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Impact of Hepatitis C Treatment as Prevention for People Who Inject Drugs is sensitive to contact network structure

Metzig, C; Surey, J; Francis, M; Conneely, J; Abubakar, I; White, PJ; (2017) Impact of Hepatitis C Treatment as Prevention for People Who Inject Drugs is sensitive to contact network structure. Scientific Reports , 7 , Article 1833. 10.1038/s41598-017-01862-6. Green open access

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Abstract

Treatment as Prevention (TasP) using directly-acting antivirals has been advocated for Hepatitis C Virus (HCV) in people who inject drugs (PWID), but treatment is expensive and TasP’s effectiveness is uncertain. Previous modelling has assumed a homogeneously-mixed population or a static network lacking turnover in the population and injecting partnerships. We developed a transmission-dynamic model on a dynamic network of injecting partnerships using data from survey of injecting behaviour carried out in London, UK. We studied transmission on a novel exponential-clustered network, as well as on two simpler networks for comparison, an exponential unclustered and a random network, and found that TasP’s effectiveness differs markedly. With respect to an exponential-clustered network, the random network (and homogeneously-mixed population) overestimate TasP’s effectiveness, whereas the exponential-unclustered network underestimates it. For all network types TasP’s effectiveness depends on whether treated patients change risk behaviour, and on treatment coverage: higher coverage requires fewer total treatments for the same health gain. Whilst TasP can greatly reduce HCV prevalence, incidence of infection, and incidence of reinfection in PWID, assessment of TasP’s effectiveness needs to take account of the injecting-partnership network structure and post-treatment behaviour change, and further empirical study is required.

Type: Article
Title: Impact of Hepatitis C Treatment as Prevention for People Who Inject Drugs is sensitive to contact network structure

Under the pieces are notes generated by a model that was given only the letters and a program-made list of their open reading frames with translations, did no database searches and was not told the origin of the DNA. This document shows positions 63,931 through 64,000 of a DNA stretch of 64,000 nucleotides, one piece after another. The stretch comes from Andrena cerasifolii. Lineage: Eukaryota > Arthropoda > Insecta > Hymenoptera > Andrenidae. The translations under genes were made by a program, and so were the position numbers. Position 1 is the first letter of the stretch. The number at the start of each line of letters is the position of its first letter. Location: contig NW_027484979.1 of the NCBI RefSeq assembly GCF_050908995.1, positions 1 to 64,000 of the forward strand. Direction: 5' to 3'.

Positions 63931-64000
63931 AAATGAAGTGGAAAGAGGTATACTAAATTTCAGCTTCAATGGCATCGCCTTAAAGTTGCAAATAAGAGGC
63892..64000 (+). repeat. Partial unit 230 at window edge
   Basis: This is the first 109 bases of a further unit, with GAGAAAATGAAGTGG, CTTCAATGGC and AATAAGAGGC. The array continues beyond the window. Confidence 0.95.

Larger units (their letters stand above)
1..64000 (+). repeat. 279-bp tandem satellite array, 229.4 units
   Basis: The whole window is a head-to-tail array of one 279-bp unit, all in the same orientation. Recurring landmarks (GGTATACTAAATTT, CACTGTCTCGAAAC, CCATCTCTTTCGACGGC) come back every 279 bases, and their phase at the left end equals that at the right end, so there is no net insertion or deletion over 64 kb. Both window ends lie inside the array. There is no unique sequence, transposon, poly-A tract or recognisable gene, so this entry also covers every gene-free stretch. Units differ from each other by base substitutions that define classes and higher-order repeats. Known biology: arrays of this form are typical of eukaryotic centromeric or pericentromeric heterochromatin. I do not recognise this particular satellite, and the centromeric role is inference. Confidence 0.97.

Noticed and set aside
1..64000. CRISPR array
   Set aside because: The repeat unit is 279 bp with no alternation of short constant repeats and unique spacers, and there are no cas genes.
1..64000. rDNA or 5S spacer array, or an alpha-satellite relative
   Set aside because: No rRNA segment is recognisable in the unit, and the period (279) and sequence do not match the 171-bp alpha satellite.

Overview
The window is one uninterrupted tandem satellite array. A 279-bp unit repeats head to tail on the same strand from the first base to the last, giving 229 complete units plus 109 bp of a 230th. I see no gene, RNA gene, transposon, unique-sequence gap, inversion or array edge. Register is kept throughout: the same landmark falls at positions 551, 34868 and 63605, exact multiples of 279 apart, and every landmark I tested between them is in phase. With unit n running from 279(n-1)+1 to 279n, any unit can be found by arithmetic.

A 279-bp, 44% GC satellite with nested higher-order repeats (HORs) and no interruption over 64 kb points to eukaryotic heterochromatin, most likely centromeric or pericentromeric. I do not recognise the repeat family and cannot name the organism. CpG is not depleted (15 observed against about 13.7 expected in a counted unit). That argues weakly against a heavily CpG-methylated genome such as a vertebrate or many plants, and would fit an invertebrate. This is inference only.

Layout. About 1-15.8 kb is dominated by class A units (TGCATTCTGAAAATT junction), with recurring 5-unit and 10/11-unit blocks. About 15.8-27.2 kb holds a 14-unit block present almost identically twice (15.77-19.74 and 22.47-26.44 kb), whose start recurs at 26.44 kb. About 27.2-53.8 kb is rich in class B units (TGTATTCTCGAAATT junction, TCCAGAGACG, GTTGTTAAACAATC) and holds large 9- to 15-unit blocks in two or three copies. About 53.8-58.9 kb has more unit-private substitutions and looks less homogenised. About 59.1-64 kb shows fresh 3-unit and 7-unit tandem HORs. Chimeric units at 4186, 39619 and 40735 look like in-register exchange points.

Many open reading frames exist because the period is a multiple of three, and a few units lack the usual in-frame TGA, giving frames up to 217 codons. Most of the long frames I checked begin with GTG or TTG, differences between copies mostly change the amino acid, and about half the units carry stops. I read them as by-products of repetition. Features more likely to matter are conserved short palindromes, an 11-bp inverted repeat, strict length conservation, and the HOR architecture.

Open access status: An open access version is available from UCL Discovery
DOI: 10.1038/s41598-017-01862-6
Publisher version: http://dx.doi.org/10.1038/s41598-017-01862-6
Language: English
Additional information: This article is licensed under a Creative Commons Attribution 4.0 International License, which permits use, sharing, adaptation, distribution and reproduction in any medium or format, as long as you give appropriate credit to the original author(s) and the source, provide a link to the Creative Commons license, and indicate if changes were made. The images or other third party material in this article are included in the article’s Creative Commons license, unless indicated otherwise in a credit line to the material. If material is not included in the article’s Creative Commons license and your intended use is not permitted by statutory regulation or exceeds the permitted use, you will need to obtain permission directly from the copyright holder. To view a copy of this license, visit http://creativecommons.org/licenses/by/4.0/.
Keywords: Science & Technology, Multidisciplinary Sciences, Science & Technology - Other Topics, VIRUS-INFECTION, LIVER-DISEASE, USERS, TRANSMISSION, REINFECTION, DYNAMICS, EPIDEMIOLOGY, POPULATIONS, COMMUNITY, ENGLAND
UCL classification: UCL
UCL > Provost and Vice Provost Offices
UCL > Provost and Vice Provost Offices > School of Life and Medical Sciences
UCL > Provost and Vice Provost Offices > School of Life and Medical Sciences > Faculty of Population Health Sciences
UCL > Provost and Vice Provost Offices > School of Life and Medical Sciences > Faculty of Population Health Sciences > Institute for Global Health
URI: https://discovery.ucl.ac.uk/id/eprint/1559306
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